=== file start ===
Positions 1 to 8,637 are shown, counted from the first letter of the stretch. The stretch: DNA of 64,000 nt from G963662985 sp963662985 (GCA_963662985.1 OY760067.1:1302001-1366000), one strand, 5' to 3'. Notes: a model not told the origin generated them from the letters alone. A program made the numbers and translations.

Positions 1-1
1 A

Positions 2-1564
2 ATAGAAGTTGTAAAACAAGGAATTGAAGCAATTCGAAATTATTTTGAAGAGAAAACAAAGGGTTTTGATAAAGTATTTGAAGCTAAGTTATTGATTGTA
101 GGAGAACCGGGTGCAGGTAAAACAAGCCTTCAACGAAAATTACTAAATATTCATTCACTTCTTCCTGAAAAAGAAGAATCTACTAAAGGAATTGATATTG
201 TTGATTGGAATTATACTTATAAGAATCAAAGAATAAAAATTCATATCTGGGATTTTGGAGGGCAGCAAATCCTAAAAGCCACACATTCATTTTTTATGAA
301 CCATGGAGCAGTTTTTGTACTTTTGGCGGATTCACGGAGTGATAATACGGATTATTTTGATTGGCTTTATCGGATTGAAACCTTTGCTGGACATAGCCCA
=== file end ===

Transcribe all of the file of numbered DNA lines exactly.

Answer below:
Positions 1 to 8,637 are shown, counted from the first letter of the stretch. The stretch: DNA of 64,000 nt from G963662985 sp963662985 (GCA_963662985.1 OY760067.1:1302001-1366000), one strand, 5' to 3'. Notes: a model not told the origin generated them from the letters alone. A program made the numbers and translations.

Positions 1-1
1 A

Positions 2-1564
2 ATAGAAGTTGTAAAACAAGGAATTGAAGCAATTCGAAATTATTTTGAAGAGAAAACAAAGGGTTTTGATAAAGTATTTGAAGCTAAGTTATTGATTGTA
101 GGAGAACCGGGTGCAGGTAAAACAAGCCTTCAACGAAAATTACTAAATATTCATTCACTTCTTCCTGAAAAAGAAGAATCTACTAAAGGAATTGATATTG
201 TTGATTGGAATTATACTTATAAGAATCAAAGAATAAAAATTCATATCTGGGATTTTGGAGGGCAGCAAATCCTAAAAGCCACACATTCATTTTTTATGAA
301 CCATGGAGCAGTTTTTGTACTTTTGGCGGATTCACGGAGTGATAATACGGATTATTTTGATTGGCTTTATCGGATTGAAACCTTTGCTGGACATAGCCCA